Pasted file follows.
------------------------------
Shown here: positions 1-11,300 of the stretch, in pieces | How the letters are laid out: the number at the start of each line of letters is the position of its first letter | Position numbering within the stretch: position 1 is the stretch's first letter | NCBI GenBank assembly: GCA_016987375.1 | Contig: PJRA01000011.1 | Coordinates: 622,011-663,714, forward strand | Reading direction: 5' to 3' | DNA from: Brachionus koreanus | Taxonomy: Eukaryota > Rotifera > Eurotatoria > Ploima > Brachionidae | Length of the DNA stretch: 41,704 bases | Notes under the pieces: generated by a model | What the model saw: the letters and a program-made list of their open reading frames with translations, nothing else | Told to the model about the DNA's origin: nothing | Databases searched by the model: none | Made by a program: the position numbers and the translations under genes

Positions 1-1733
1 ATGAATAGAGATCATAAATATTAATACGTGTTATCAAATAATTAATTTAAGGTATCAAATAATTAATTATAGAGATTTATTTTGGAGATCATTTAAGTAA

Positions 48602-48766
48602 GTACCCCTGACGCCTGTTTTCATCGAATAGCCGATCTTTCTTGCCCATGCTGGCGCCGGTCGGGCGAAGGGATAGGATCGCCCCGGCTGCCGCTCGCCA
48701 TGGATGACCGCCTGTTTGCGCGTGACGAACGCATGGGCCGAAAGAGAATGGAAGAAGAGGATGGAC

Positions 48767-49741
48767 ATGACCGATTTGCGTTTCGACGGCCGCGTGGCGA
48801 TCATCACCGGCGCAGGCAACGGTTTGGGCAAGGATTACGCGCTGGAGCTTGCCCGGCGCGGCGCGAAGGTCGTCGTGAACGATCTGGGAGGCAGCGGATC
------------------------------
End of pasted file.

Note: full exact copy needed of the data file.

Shown here: positions 1-11,300 of the stretch, in pieces | How the letters are laid out: the number at the start of each line of letters is the position of its first letter | Position numbering within the stretch: position 1 is the stretch's first letter | NCBI GenBank assembly: GCA_016987375.1 | Contig: PJRA01000011.1 | Coordinates: 622,011-663,714, forward strand | Reading direction: 5' to 3' | DNA from: Brachionus koreanus | Taxonomy: Eukaryota > Rotifera > Eurotatoria > Ploima > Brachionidae | Length of the DNA stretch: 41,704 bases | Notes under the pieces: generated by a model | What the model saw: the letters and a program-made list of their open reading frames with translations, nothing else | Told to the model about the DNA's origin: nothing | Databases searched by the model: none | Made by a program: the position numbers and the translations under genes

Positions 1-1733
1 ATGAATAGAGATCATAAATATTAATACGTGTTATCAAATAATTAATTTAAGGTATCAAATAATTAATTATAGAGATTTATTTTGGAGATCATTTAAGTAA

Positions 48602-48766
48602 GTACCCCTGACGCCTGTTTTCATCGAATAGCCGATCTTTCTTGCCCATGCTGGCGCCGGTCGGGCGAAGGGATAGGATCGCCCCGGCTGCCGCTCGCCA
48701 TGGATGACCGCCTGTTTGCGCGTGACGAACGCATGGGCCGAAAGAGAATGGAAGAAGAGGATGGAC

Positions 48767-49741
48767 ATGACCGATTTGCGTTTCGACGGCCGCGTGGCGA
48801 TCATCACCGGCGCAGGCAACGGTTTGGGCAAGGATTACGCGCTGGAGCTTGCCCGGCGCGGCGCGAAGGTCGTCGTGAACGATCTGGGAGGCAGCGGATC